Under Competitive Pressure From Huawei in China, Oppo Reshuffles Management Team
Chinese smartphone brand Oppo on Monday announced that 31-year-old executive Brian Shen will be stepping down, and will be replaced by company veteran Liu Lie.
Shen will give up his current role as president of global marketing due to “personal health reasons,” according to a company statement. He will be replaced by Liu Lie, who will report directly to CEO Tony Chen.
This key personal change comes after Oppo earlier this month promoted Vice President Liu Bo to be president of its China business.
These personnel changes come as Oppo is facing strong competition in its crucial domestic market, where rival Huawei Technologies Co. Ltd. has been on an aggressive campaign to gain market share. The latest personnel move also taps Liu Lie to lead Oppo marketing efforts on the Chinese mainland.
On his microblogging account, Shen said in a post Monday that he would be taking a short break. Chen forwarded that post, saying “take a good rest, and (I) hope (you) can return (to Oppo) soon.”
When reached by Caixin, an Oppo spokesperson said it was unclear how long Shen would be gone. “That depends on Shen’s health,” the spokesperson said.
Shen became a company vice president in 2018, five years after he joined Oppo. Of the company’s seven vice presidents, he was among the youngest.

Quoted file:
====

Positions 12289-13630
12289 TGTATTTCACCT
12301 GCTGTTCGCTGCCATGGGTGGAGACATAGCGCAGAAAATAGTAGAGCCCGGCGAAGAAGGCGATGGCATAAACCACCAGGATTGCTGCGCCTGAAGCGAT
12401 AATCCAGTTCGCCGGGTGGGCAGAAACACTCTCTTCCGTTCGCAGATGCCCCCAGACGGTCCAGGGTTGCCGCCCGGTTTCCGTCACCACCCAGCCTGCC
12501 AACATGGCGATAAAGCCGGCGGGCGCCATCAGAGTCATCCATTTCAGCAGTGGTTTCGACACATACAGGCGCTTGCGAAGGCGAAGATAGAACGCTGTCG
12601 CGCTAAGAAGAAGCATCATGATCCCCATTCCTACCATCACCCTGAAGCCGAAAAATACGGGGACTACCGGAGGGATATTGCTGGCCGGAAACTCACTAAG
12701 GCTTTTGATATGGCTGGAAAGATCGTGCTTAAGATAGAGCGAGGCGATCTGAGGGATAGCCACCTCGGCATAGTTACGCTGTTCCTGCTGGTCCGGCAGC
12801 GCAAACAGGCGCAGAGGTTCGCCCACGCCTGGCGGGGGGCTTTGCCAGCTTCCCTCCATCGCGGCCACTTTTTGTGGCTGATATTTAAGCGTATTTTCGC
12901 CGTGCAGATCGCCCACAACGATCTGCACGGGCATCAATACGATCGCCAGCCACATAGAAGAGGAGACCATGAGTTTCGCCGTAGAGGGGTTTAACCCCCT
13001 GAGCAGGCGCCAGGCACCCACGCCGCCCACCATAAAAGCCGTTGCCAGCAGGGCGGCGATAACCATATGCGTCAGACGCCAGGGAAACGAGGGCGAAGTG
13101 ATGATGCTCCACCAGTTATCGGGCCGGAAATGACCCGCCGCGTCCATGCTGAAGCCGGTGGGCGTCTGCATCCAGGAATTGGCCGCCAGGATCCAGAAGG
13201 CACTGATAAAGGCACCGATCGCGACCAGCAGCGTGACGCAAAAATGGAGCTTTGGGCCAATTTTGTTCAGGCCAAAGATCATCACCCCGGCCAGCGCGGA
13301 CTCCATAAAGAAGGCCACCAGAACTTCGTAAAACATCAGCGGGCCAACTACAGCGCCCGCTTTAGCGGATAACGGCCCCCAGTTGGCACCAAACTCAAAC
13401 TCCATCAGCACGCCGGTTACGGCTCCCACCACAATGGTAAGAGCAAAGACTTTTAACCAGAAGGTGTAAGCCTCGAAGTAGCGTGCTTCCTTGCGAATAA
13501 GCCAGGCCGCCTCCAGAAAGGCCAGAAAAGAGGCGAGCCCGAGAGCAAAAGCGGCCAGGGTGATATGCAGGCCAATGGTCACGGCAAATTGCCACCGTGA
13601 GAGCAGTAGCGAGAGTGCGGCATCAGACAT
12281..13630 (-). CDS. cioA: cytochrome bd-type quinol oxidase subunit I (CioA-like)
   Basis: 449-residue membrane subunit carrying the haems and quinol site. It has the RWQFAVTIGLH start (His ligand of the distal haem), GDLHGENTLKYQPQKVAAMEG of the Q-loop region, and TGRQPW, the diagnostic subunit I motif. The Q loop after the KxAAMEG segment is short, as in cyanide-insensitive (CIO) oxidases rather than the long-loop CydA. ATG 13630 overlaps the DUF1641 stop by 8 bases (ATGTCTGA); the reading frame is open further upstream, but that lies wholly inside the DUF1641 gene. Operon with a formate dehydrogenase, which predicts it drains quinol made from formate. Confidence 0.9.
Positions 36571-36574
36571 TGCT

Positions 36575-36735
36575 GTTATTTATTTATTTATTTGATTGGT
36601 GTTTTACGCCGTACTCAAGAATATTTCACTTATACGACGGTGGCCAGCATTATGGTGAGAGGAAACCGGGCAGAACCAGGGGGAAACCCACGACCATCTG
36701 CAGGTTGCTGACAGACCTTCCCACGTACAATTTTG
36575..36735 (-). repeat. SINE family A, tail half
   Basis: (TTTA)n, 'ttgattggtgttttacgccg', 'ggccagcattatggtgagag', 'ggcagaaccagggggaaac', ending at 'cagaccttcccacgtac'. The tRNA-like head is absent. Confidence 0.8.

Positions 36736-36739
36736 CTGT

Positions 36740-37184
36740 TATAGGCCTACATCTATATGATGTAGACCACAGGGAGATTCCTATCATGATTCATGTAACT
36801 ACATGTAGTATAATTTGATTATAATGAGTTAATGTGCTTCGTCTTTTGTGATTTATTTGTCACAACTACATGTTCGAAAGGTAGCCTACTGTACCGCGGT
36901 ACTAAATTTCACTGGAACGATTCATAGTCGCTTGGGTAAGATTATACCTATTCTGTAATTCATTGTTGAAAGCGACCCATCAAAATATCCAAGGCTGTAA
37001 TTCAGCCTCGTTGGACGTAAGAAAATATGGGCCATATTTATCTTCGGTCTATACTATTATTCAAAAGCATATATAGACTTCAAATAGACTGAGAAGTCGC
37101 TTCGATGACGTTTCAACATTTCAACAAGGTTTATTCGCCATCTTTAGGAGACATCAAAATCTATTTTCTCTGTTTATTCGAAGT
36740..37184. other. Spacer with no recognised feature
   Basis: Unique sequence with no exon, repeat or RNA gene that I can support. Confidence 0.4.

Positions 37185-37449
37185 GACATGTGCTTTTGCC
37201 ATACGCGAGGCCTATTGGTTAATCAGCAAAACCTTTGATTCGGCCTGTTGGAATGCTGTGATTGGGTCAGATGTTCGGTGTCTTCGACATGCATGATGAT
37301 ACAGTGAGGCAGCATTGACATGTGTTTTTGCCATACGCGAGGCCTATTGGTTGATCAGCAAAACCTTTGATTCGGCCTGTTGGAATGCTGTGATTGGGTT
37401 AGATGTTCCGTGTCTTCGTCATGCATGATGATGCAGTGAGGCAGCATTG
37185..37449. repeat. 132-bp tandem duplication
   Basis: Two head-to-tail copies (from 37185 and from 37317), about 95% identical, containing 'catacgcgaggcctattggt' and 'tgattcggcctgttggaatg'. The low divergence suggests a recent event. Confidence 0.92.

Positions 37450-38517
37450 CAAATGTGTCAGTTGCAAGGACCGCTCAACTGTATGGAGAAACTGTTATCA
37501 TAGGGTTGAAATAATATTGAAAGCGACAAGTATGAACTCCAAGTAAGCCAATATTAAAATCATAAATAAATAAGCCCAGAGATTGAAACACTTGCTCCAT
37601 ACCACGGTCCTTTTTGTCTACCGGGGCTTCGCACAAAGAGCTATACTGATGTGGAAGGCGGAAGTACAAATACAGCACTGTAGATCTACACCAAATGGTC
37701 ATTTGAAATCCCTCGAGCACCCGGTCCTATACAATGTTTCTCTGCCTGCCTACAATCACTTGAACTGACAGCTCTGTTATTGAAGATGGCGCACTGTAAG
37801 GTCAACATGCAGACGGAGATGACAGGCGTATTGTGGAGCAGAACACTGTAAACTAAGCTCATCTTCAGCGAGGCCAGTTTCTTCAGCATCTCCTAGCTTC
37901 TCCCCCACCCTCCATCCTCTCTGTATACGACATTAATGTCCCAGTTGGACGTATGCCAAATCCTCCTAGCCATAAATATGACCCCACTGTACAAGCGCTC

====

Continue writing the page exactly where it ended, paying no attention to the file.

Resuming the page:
Liu Lie is a company veteran who helped Chen found the smartphone brand back in the early 2000s.
With Liu Lie taking over Oppo marketing, he and Liu Bo will be charged with turning around the company’s sluggish sales in the country. In 2019, Oppo was the third-largest smartphone brand in China with a market share of 17.1%, according to industry data tracker IDC. However, its China shipments fell more than 20% from the previous year to 62.8 million devices.
Oppo’s setbacks have in part been driven by Huawei’s refocus on the domestic market. China’s biggest smartphone-maker has seen its global ambitions undermined by its inclusion last year on a U.S. blacklist that restricted its access to the Google-made Android operating system that its phones use.
Huawei’s aggressiveness in China has eaten into the market shares of some of its rivals, such as Xiaomi Corp, Vivo and Apple Inc., whose China shipments fell by 21.2%, 12.5% and 9.7% respectively in 2019, according to IDC. Meanwhile, Huawei’s shipments grew 33.9% to 140.6 million units.
This year is expected to be tough for smartphone-makers in general due to the coronavirus pandemic, which is set to exacerbate a declining trend in sales over the past few years. Smartphone shipments in China are expected to drop 11.9% in 2020, according to industry consultancy Canalys. Under a worst-case scenario, sales could fall by more than 21%.
Contact reporter Mo Yelin (email@example.com) and editor Michael Bellart (firstname.lastname@example.org)
- MOST POPULAR